What is a 38-year-old senior lecturer in sociology doing writing about rock music?" began youth magazine Jamming's 1985 feature on Simon Frith, founding father of "the sociology of rock" via his eponymous book. Twelve years on, Jamming has folded. In academe and the media, thirty and fortysomethings dominate pop analysis - itself no longer a novelty. Frith, meanwhile, wears various hats: music critic, Mercury Music prize judge, professor of English and respected authority on pop.
Performing Rites is almost a companion volume to Frith's now-classic first foray on the subject, since revised as Sound Effects, 20 years ago. That began with Frith reminiscing about choosing which records to take up with him at Oxford. Performing Rites begins with the author in passionate defence of the Pet Shop Boys (or the Pets as he calls them) at a dinner party in Sweden. But it is the earlier charting of rock/pop institutions that is complemented here by the project of mapping out a cartography of pop aesthetics. He writes: "We can only make sense of the aesthetics of popular music when we understand, first, the language in which value judgements are articulated and expressed and, second, the social situations in which they are appropriate." A close study of musical evaluation, genre, text, rhythm, voice and meaning follow.
This is more a book about music in all its forms rather than just "pop". Musical taste is specified as an important part of personal identity and expression. The distinction is made between "serious music", which is virtuous and cerebral, and "fun" music, which moves the body. Frith's "big idea", the musical performance, highlights the differences between the two. The pop performance is a success if the audience cheer or dance, whereas a classical concert is judged favourably if it commands still attention. Frith argues that music is omnipresent at our fin-de-si cle juncture. So much so that we hear music in fragmented ways and that accordingly silence itself has shifted meaning. Despite the fact that "musicians are ... surprisingly quick to accuse each other of 'prostituting' themselves by following the whims of an employer, an audience or a market", essentially the act of spectating and even passive domestic listening is also performance. He also presents an "erotics of pop", explaining "music is 'sexy' not because it makes us move, but because (through that movement) it makes us feel; makes us feel (like sex itself) intensely present".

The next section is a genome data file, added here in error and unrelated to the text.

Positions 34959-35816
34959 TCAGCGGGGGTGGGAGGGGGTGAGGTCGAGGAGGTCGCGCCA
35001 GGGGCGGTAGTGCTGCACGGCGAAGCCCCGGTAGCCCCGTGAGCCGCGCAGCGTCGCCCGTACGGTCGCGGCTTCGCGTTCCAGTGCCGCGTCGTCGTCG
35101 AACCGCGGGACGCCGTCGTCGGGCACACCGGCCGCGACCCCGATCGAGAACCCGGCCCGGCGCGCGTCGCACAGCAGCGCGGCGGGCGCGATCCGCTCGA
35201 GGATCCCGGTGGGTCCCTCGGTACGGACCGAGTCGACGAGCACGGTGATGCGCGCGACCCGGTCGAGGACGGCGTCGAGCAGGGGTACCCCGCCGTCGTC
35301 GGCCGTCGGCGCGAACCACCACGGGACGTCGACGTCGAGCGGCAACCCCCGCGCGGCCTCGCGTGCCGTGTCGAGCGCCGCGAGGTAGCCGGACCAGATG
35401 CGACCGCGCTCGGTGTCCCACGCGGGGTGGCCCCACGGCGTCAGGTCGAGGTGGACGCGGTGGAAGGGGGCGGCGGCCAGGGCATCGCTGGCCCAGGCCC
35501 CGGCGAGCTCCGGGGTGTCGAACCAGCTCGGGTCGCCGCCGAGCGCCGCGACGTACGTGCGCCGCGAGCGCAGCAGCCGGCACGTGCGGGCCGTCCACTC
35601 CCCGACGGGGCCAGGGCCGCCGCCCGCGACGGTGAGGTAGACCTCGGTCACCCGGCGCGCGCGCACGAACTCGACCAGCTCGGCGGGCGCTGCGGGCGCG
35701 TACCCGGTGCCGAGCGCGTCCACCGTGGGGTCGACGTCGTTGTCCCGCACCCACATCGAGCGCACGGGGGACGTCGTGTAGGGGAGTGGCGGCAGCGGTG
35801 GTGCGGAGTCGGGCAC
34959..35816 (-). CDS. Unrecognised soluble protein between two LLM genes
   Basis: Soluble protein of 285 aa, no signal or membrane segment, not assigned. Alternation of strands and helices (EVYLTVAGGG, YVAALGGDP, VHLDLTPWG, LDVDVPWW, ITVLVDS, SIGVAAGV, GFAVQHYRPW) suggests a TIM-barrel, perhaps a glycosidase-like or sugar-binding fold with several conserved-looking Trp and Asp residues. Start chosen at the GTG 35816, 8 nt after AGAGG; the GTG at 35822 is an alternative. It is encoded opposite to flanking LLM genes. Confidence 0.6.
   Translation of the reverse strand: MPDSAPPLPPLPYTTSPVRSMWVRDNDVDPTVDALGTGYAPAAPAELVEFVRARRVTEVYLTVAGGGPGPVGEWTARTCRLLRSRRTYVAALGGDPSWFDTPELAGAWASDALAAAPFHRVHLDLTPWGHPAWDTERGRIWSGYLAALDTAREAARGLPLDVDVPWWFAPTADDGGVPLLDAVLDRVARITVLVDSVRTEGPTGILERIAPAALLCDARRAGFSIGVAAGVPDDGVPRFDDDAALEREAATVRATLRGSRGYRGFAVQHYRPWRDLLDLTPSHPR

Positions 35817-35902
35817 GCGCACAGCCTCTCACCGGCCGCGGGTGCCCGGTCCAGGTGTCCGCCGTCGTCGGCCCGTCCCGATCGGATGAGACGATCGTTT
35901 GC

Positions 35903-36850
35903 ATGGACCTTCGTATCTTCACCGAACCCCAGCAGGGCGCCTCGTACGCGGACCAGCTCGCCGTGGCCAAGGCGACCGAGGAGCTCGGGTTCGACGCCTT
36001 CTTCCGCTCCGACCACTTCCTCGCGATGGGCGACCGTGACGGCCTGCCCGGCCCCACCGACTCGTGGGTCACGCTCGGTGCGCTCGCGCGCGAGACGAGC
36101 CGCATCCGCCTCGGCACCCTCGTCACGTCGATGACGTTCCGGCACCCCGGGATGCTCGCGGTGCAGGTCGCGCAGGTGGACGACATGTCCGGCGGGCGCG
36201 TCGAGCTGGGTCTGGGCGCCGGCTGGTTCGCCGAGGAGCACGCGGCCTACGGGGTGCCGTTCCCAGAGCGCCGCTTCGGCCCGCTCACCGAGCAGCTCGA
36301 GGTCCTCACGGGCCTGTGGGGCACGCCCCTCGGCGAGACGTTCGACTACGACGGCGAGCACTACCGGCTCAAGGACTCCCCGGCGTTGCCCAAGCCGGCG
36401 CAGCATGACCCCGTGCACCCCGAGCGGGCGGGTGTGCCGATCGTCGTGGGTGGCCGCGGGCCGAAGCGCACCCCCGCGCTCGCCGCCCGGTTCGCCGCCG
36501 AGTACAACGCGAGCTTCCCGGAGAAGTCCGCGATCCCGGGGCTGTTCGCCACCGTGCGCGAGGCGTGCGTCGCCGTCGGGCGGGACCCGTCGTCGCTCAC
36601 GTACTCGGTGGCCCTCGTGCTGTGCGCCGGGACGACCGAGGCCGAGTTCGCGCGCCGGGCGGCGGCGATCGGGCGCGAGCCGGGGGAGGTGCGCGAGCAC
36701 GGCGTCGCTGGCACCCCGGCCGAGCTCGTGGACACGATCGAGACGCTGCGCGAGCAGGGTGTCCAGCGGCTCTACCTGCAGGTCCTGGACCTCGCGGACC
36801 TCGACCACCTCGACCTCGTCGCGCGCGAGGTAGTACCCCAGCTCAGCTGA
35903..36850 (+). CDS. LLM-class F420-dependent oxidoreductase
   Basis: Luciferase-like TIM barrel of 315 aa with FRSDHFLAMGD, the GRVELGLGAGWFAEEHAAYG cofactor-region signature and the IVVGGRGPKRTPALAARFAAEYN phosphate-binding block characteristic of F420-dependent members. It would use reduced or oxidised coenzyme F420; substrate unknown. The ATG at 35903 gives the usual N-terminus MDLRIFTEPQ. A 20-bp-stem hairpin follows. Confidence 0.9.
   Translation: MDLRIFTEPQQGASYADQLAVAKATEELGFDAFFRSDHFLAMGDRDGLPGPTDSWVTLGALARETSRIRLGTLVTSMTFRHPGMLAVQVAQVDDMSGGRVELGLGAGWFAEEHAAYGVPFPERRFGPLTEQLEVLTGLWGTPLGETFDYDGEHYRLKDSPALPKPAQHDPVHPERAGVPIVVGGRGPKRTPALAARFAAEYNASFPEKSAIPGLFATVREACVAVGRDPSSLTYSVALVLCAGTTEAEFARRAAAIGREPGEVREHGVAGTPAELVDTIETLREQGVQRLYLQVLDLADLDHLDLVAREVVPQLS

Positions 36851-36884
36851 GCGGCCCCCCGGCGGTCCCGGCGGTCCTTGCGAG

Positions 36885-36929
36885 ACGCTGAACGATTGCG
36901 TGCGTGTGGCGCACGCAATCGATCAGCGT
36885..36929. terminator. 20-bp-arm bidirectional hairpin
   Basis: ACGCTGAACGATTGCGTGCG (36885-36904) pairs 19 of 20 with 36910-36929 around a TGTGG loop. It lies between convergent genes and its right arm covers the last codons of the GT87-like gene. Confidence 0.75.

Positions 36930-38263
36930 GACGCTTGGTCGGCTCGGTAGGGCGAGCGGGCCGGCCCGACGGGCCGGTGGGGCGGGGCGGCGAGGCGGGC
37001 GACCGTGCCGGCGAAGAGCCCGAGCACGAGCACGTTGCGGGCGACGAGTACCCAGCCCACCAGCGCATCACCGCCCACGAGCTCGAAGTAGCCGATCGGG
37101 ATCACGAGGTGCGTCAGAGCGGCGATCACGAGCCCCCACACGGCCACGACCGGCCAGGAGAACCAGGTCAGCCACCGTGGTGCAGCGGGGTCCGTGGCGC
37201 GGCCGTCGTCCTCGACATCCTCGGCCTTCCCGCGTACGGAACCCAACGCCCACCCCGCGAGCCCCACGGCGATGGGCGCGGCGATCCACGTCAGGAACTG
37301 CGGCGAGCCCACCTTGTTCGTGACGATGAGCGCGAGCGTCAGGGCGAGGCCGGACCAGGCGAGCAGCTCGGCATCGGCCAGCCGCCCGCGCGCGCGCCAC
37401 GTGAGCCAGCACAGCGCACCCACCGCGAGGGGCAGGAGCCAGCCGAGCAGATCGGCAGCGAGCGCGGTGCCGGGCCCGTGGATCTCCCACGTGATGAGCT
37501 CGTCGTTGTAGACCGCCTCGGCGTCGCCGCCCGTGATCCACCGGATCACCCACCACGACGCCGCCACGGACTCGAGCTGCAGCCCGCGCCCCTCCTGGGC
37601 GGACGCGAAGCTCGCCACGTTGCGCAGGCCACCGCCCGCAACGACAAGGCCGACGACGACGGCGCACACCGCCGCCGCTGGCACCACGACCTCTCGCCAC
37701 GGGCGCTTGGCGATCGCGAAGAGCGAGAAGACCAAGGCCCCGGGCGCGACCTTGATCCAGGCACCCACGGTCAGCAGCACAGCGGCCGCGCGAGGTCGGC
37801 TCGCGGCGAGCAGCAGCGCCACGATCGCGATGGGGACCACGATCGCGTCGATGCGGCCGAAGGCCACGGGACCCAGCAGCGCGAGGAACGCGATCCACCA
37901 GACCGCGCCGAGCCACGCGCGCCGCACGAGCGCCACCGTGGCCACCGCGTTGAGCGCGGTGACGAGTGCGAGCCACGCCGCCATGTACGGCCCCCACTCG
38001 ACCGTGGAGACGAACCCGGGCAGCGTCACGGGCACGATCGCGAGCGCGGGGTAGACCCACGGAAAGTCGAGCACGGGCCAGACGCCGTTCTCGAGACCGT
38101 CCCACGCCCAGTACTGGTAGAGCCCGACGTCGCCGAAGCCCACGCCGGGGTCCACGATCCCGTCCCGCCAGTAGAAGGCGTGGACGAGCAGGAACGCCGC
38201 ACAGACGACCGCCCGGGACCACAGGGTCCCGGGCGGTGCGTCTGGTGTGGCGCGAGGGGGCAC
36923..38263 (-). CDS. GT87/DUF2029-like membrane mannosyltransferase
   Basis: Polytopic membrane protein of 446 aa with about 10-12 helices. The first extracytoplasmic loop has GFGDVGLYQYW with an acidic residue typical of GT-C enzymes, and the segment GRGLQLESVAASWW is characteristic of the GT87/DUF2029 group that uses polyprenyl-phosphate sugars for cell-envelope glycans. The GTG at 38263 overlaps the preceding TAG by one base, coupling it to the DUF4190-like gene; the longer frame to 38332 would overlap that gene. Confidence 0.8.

There are flaws. On technology he claims interestingly "no sound, in short, can any longer guarantee truth". But the vast potential implications for traditional music performance with the promise of interactivity are only briefly addressed. At times some questionable assertions tumble out. Frith comes perilously close to employing the voguish and dubious concept of "tribalism" and coming across like a new age traveller in his discussion of genre. He writes: "The primitive in music (rhythm), the primitive in social evolution (the medieval, the African) and the primitive in human development (the infantile) are thus reflections of each other."
In his favour, Frith seems relatively unencumbered by middle-aged regrets on writing about an ostensibly youth-oriented subject. His statement that "one can (I do) love rave music without having ever been to a rave" provides an interesting comparison with Angela McRobbie's recent writing about feeling old when going to collect her teenage daughter from a hard night's raving. But perhaps the point is that pop is no longer just a domain anyway. Unlike some contemporaries Frith does not publicly disassociate himself from his previous theory. There are, however, some subtle revisions. He criticises academic cultural studies' rejection of value judgements: here the academic critic and the rock critic noticeably clash.
Elsewhere, to supplement his earlier definition of sixth-form taste, we are presented with a description of "student music". This entity "must fit student life, fit the student rhythm of collective indulgence and lonely regret, boorishness and angst, and also draw on shared teen memories and the sense of exclusiveness that being a student (at least in Britain) still entails". Needless to say, the model rings true in campuses throughout the country.
Frith may not be as young as he used to be but Performing Rites is nonetheless destined to become another classic.
Rupa Huq is currently researching at the Universite des Sciences Humaines, Strasbourg, France.
Performing Rites: On the Value of Popular Music
Author - Simon Frith
ISBN - 0 19 816332 0
Publisher - Oxford University Press
Price - £18.99
Pages - 352